"In Seville," he went on, "she leads an exemplary life. On that account I think what they tell of her foreign affairs may be false; lies of certain young cocks that go for grapes and find them sour."
And laughing at the spirit of this woman, who at times was as bold and as aggressive as a man, he repeated the rumors that had circulated in certain clubs on Sierpes Street. When the "Ambassadress" came to live in Seville, all the young people had formed a court around her.
"Imagine, Juanillo, an elegant woman, different from those around here, bringing her clothes and hats from Paris, her perfume from London; besides being a friend of kings, branded with the brand of the finest stock in Europe, so to speak. They followed in her wake like mad men, and the girl permitted them certain liberties, wanting to live among them like a man. But some of them transgressed the bounds, mistaking familiarity for something else, and, at a loss for words, they made too free with their hands. Then there were blows, Juan, and something worse. That young lady is dangerous. It seems that she shoots at a mark, that she knows how to box like an English sailor, and knows besides, that Japanese way of fighting that they call jitsu. To sum it all up, if a Christian dares to give her a pinch, she, with her dainty little fists, without even getting angry, will grasp thee and leave thee torn to shreds. Now they attack her less, but she has enemies who go about talking evil of her; some praising what is a lie, others even denying that she is clever."
Doņa Sol, according to the manager, was enthusiastic over life in Seville. After a long sojourn in cold, foggy lands she admired the intensely blue sky and the winter sun of soft gold, and she discoursed on the sweetness of life in this country—so picturesque!
"The simplicity of our customs fills her with enthusiasm. She is like one of those English women that come in Holy Week—as if she had not been born in Seville; as if she saw it for the first time! They say she spends her summers in foreign cities and her winters here. She is tired of her life in palaces and courts, and if thou didst but see the people she goes with! She has made them receive her like a sister in the convent of Cristo de Triana and that of the Most Holy Cachorro, and she has spent a pot of money on wine for the brotherhood. Some nights she fills her house with guitarists and dancers, for so many girls in Seville are good singers and dancers. With them go their teachers and their families, even to their most distant relatives; they all stuff themselves with olives, sausages, and wine, and Doņa Sol, seated in a big chair like a queen, spends the hours demanding dance after dance, all which must be native to the country. They say this is a diversion equal to that which was given to I don't know what king, who had operas sung for himself alone. Her servants, foreign fellows that have come with her, long-faced and serious as parrots, go about in their evening dress with great trays, passing glasses to the dancers who in plain sight box their ears and snap olive stones in their eyes. Most honest and diverting games! Now, Doņa Sol receives Lechuzo in the mornings, an old gypsy who gives guitar lessons, master of the purest style; and when her visitors don't find her with the instrument on her lap, she is with an orange in her hand. The oranges that creature has eaten since she came! And still she isn't satisfied!"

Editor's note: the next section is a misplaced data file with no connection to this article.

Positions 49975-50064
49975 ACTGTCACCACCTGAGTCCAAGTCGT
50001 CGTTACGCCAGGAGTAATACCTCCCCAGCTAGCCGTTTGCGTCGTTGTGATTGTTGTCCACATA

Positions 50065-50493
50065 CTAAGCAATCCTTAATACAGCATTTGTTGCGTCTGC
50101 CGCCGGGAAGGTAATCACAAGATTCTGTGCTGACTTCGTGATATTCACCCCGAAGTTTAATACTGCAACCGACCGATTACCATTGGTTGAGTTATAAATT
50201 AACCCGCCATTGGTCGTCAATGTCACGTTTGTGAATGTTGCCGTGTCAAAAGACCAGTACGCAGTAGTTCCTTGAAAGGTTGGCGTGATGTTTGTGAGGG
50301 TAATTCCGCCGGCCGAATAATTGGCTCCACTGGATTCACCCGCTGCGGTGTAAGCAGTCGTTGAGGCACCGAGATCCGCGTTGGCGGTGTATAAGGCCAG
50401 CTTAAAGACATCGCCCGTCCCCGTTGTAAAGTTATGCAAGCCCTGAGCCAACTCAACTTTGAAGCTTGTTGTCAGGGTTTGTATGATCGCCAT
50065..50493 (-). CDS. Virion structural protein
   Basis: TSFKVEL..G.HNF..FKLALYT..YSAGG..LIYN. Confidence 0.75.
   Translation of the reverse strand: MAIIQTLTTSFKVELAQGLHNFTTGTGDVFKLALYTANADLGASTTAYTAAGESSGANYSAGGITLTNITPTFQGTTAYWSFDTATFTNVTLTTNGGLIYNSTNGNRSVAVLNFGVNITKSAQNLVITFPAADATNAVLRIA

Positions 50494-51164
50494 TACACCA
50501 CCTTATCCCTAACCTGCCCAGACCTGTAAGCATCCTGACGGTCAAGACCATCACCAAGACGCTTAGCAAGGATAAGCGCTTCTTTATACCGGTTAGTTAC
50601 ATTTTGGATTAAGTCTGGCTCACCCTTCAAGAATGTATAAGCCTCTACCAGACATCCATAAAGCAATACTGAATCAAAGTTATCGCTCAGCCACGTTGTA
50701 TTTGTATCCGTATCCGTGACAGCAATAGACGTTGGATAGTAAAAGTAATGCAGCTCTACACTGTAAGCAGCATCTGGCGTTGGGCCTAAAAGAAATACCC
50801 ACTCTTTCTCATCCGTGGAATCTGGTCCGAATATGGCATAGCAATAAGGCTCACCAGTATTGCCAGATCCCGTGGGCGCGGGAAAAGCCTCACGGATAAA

Thus continued Don José, explaining to his matador the eccentricities of Doņa Sol.
Four days after Gallardo had seen her in the parish church of San Lorenzo, the manager approached the matador in a café on Sierpes Street with an air of mystery.
"Gachó, thou art a child of good fortune. Knowest who has been talking to me about thee?"
She had asked him about his matador, and expressed a desire to meet him. She was such an original type! So Spanish!
"She says she has seen thee kill several times, once in Madrid and again, I know not where. She has applauded thee. She recognizes that thou are very brave. What if she should take up with thee! Imagine it! What an honor! Thou wouldst be a brother-in-law, or something like that, of all the high-toned fellows on the European calendar of swells."
Gallardo smiled modestly, lowering his eyes, but at the same time he twisted his handsome person proudly as if he did not consider his manager's hypothesis either difficult or extraordinary.